Programmed Death Ligand-1 (PD-L1) Expression in the Programmed Death Receptor-1 (PD-1)/PD-L1 Blockade: A Key Player Against Various Cancers.
Recently, it has become well known that immune checkpoint pathways, including the programmed death receptor-1/programmed death ligand-1 (PD-1/PD-L1) signaling pathway, (2) which are important in mediating self-tolerance and controlling self-damage, can sometimes be manipulated by cancer cells to evade immune surveillance (as illustrated in Figure 1). (3,4) The fact that PD-1 is highly upregulated in tumor-infiltrating lymphocytes, as well as the correlation between PD-L1 expression and clinical outcome of patients in many types of solid cancers, has resulted in some seminal clinical trials. These trials further demonstrate the efficacy of PD-1/PD-L1-targeted therapy and reveal the new era of cancer immunotherapy. (5)
In this review, we will discuss the mechanism of the PD1/PD-L1 signaling pathway, the regulation of this pathway, PD-1/PD-L1 as a predictive and/or prognostic marker in various cancers, and strategies for measuring PD-L1 expression.
The PD-1/PD-L1 pathway belongs to the immune checkpoint signaling pathways regulating T-cell-mediated local inflammatory reactions and self-tolerance. (6) The importance of the PD-1/PD-L1 axis in cancer immunity has been demonstrated extensively in both animal models and clinical studies. (7)
PD-1, a cell surface protein belonging to the CD28 family, is encoded by PDCD1 gene located in chromosome 2q37.2 PD-1 is expressed on activated T cells, with particularly high expression by tumor-infiltrating T lymphocytes. (2) PD-1 is also expressed on activated non-T cells, including B cells, natural killer cells, and monocytes, implying that PD-1 may also modulate immunity in a T-cell-independent manner. (8) PD-1 has 2 major ligands: PD-L1/CD274 (encoded by PDCD1LG1 in chromosome 9) and PD-L2/CD273 (encoded by PDCD1LG2 in chromosome 9).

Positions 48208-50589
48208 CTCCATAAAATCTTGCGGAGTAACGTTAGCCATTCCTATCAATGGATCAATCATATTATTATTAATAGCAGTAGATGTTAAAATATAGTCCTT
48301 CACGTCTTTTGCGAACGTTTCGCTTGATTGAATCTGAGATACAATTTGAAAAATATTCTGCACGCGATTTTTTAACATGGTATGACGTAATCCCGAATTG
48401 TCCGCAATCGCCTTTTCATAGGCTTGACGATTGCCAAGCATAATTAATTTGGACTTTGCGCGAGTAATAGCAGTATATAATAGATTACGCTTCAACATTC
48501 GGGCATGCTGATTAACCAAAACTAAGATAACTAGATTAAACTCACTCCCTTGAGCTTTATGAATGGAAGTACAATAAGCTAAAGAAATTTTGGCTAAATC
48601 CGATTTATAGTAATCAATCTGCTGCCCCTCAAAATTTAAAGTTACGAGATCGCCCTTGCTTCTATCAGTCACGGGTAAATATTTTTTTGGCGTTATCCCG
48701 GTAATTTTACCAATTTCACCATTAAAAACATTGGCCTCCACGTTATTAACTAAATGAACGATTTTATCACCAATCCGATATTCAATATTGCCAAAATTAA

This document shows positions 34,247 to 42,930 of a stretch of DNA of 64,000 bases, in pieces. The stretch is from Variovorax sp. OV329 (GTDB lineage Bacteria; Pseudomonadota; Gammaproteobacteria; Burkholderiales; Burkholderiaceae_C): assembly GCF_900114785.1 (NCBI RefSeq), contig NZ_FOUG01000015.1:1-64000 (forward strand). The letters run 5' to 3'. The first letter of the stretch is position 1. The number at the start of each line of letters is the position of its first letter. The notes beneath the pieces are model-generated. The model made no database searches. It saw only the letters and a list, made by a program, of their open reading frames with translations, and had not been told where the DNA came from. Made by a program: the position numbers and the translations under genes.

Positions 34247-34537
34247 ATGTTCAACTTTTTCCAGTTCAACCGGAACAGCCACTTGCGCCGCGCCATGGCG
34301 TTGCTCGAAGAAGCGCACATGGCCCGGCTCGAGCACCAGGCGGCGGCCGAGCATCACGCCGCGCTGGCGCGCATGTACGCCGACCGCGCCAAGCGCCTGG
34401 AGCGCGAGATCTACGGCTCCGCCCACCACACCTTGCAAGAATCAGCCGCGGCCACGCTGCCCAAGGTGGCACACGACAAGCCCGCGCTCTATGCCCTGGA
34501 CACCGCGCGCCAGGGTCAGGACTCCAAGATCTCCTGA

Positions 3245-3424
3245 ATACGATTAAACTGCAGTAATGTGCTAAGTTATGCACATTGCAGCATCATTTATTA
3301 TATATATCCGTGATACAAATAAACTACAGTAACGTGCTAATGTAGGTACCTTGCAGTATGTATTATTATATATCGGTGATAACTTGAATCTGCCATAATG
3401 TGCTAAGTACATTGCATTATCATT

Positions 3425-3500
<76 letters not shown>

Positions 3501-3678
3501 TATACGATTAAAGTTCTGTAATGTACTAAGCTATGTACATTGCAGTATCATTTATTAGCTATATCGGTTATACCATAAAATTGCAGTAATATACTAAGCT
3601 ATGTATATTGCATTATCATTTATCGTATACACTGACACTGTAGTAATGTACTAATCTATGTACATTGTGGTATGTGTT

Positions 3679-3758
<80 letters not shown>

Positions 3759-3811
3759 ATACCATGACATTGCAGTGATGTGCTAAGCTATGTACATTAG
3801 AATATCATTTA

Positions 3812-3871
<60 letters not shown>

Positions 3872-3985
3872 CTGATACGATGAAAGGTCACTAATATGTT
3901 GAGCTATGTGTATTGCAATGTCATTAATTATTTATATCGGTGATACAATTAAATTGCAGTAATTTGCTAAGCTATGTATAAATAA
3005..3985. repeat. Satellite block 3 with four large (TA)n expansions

Binding of PD-1 to either PD-L1 or PD-L2 results in the activation of inhibitory kinases involved in T-cell proliferation, adhesion, and cytokine production/secretion via phosphatase SHP2.2 PD-1-PD-L interaction has been shown to play an important role in limiting the initial response of T cells upon antigen exposure and inducing T-cell tolerance. However, there are differences between PDL1 and PD-L2.2 PD-L1 is broadly expressed on many immune cell types, such as T cells, (9) B cells, macrophages, regulatory T (Treg) cells, and dendritic cells, as well as some non-immune cell types, such as vascular endothelial cells and pancreatic cells. On the contrary, PD-L2 is largely limited to antigen-presenting cells, such as macrophages and dendritic cells.
Overexpression of PD-L1 in murine tumor models results in inhibition of T-cell-mediated immune response via the PD-L1/PD-1 axis, indicating that blocking this axis has an important role in immunotherapy against cancers. PD-L1 is expressed in several solid tumors, including melanoma, glioblastoma, lung cancer, renal cancer, gastric cancer, colorectal cancer, pancreatic cancer, breast cancer, and cervical and ovarian cancers (please see Table 1 for percentage of PD-L1 expression in various tumors). PDL1 is also found in hematologic malignancies, such as multiple myeloma, lymphoma, and various leukemia types. In contrast, PD-L2 is preferentially expressed in hematopoietic tumors, like B-cell lymphomas. (10) Additionally, strong association between PD-1/PD-L1 expression and poor prognosis has been reported in several tumor types, including gastric, lung, and renal carcinomas (details in Figure 1).
REGULATION OF PD-L1 EXPRESSION IN CANCERS
Many pathways have been suggested to be involved in PD-L1 upregulation in cancers (as illustrated in Figure 2). (6)
For instance, activation of oncogenic signaling, such as through the phosphatase and tensin homolog-phosphoinositide 3-kinase-protein kinase B (PTEN-PI3K-AKT) pathway, upregulates PD-L1 on glioblastomas. (11) Similarly, activation of the anaplastic lymphoma kinase (ALK) signal transducer and activator of transcription 3 (STAT3) pathway is also able to induce PD-L1 expression in ALK-carrying T-cell lymphoma and chemoresistant non-small cell lung cancer (NSCLC). (12,13) In melanoma, the upregulation of PDL1 is partially mediated by recruitment of histone deacetylase 6 (HDAC6) onto STAT3 to the PD-L1 promoter region. (14) Furthermore, interferons, especially interferon y, are the most common inducer in adaptive immunemediated PD-L1 upregulation on tumor cells or on tumorin-filtrated leukocytes, including melanoma (15) and ovarian cancer. (2,16) Other inflammatory signaling pathways, including interleukin 4, interleukin 10, vascular endothelial growth factor, granulocyte colony-stimulating factor, and bacterial lipopolysaccharide, have also been shown to induce the expression of PD-L1. (17) This may have contributed to the association of chronic inflammation and cancer development.
CURRENT THERAPEUTIC ANTIBODIES, APPROACHES, AND TOXICITIES